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Oman gas deal suffers the slows.

Although Iran last month said the gas pipeline to Oman is all set to go, the Omani government last week said the feasibility study of the pipeline hasn't even been put up for bid.

Iranian Oil Minister Bijan Namdar-Zanganeh was all upbeat about the pipeline last month when he talked with reporters and spoke of the project as if pipe laying would start any minute.

But that's not what Oman says about the proposed 260-kilometer (160-mile) pipeline to carry Iranian natural gas to Oman.

"[Work for] the feasibility study at the moment is being kicked off. We have not finalized the tender regarding the feasibility study. We need to do the feasibility study first," Salim Nasser Said Al Aufi, undersecretary of the Ministry of Oil and Gas, told the Times of Oman.

The agreement for the purchase of around $60 billion worth of natural gas from Iran in the next 25 years, with the project including laying a $1 billion gas pipeline to Oman across the Gulf, was signed during the visit of President Rohani to Muscat in March.

The proposed pipeline would connect the Iranian province of Hormuzgan to Sohar in Oman. The agreement was signed as a follow-up to a Heads of Agreement signed during Sultan Qaboos bin Said's visit to Tehran in August 2013. A Heads of Agreement is not a contract or even of the standing of an MOU. Essentially, it is just an agenda of things to be discussed and decisions that need to be made and work that must first be accomplished.

At the time, Namdar-Zanganeh said Iran would start pumping natural gas to neighboring Oman by 2015. That's clearly not in the cards now.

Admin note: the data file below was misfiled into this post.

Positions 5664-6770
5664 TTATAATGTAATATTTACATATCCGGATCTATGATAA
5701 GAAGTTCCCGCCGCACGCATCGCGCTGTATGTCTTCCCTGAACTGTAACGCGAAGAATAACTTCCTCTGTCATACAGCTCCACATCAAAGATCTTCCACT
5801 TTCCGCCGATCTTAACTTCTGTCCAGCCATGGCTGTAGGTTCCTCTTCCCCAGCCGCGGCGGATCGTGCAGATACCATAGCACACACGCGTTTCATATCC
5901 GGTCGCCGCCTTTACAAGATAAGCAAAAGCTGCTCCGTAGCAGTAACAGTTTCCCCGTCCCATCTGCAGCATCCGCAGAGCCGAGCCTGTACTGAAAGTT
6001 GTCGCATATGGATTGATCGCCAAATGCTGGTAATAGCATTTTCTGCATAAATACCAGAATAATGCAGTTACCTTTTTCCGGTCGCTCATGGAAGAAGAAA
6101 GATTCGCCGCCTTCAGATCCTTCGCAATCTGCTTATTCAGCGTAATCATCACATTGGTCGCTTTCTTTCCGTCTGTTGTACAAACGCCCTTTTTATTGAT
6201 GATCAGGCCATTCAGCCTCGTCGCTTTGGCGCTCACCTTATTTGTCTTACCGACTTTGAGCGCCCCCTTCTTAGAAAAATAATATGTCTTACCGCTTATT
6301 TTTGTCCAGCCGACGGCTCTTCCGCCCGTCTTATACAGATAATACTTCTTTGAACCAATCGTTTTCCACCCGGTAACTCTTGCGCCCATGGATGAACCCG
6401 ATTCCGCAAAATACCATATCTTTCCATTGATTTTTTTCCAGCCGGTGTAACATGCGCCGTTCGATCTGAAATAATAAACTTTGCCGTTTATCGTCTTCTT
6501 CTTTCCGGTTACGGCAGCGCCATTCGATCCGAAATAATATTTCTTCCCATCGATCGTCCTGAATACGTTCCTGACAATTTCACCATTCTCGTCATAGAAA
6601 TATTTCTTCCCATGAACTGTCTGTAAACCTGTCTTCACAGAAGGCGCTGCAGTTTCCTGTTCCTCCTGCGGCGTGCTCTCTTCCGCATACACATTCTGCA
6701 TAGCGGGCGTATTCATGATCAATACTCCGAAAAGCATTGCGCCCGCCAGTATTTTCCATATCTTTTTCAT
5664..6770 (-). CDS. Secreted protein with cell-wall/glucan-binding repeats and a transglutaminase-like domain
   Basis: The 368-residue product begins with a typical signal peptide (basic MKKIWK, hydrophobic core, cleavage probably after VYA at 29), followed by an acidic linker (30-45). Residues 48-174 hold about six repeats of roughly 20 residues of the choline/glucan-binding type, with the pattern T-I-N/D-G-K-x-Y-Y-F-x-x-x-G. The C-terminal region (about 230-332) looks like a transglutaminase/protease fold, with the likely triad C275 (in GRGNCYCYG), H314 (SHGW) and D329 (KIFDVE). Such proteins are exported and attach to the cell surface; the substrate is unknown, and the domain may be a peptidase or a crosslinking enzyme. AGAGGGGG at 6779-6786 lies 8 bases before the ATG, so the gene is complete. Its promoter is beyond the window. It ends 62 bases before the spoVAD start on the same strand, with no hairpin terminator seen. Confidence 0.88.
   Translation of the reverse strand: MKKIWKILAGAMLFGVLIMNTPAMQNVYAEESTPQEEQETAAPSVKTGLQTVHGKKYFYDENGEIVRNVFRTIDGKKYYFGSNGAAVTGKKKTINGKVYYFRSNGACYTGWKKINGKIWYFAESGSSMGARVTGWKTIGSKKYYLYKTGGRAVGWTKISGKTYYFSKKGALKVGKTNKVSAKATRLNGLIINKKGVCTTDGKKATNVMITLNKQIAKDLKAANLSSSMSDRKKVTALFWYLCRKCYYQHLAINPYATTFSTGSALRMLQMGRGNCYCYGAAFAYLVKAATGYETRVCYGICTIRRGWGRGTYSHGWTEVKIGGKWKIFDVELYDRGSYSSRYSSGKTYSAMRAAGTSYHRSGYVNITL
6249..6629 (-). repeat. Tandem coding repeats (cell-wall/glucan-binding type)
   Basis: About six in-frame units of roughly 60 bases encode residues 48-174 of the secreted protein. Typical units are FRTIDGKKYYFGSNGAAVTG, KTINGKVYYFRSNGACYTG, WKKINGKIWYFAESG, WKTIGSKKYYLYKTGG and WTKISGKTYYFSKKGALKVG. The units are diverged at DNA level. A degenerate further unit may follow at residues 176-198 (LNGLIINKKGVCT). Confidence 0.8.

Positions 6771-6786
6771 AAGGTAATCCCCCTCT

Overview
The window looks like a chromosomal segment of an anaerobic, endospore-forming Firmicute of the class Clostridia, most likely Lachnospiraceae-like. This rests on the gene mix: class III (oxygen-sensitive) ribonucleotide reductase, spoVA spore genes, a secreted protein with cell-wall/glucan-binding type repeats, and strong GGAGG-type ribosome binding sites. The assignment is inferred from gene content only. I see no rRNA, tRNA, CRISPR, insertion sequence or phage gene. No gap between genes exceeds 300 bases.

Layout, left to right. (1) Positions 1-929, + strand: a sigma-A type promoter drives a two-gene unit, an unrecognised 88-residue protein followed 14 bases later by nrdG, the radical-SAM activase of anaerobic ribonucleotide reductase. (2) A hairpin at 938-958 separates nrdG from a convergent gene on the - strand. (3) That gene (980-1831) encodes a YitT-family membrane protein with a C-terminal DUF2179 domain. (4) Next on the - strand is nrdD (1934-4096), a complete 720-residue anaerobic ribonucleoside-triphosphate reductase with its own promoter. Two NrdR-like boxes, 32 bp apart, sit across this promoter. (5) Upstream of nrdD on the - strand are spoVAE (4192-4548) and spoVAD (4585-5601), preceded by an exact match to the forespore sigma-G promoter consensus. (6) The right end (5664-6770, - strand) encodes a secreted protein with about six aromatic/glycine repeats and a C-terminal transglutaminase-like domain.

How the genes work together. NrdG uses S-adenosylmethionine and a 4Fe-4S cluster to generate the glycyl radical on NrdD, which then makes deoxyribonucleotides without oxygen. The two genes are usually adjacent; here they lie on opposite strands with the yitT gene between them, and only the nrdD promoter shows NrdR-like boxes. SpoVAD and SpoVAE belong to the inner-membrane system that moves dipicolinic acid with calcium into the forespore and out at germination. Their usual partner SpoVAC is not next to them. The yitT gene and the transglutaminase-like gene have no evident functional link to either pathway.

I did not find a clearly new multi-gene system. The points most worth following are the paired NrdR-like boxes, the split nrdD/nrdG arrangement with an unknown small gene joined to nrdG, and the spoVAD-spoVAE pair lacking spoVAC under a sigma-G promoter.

Asked about the latest developments in the project, al-Aufi said, "We need to agree exactly in which direction the pipeline is going. We need to finalize the feasibility study. We need to make sure that whoever is doing the study is not impacted by the sanctions on Iran and so on. So, it is not an easy project."

Oman's Minister of Oil and Gas Mohammed bin Hamad Al Rumhy had earlier said that the Iran-Oman gas pipeline project should be completed by the end of 2017, according to news agencies.

In June, Kuwait became the third county in the Persian Gulf to announce plans to buy natural gas from Iran.

The UAE became the first country to sign up to buy Iranian gas a decade ago. But that deal is snagged over disagreements and the contract has gone to international arbitration.

Meanwhile, in Tehran, Zanganeh said Iran and Oman had agreed on the quantity of gas to be sold by Iran to Oman--20 million cubic meters a day. But that was a one-third reduction from the 30 million that Iran's state news agency reported was agreed to in March.

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Title Annotation:Economy: Money and its impact
Publication:Iran Times International (Washington, DC)
Geographic Code:7IRAN
Date:Sep 5, 2014
Words:470
Previous Article:Vigil.
Next Article:Petrochemical exports only up 6% despite sanctions lift.
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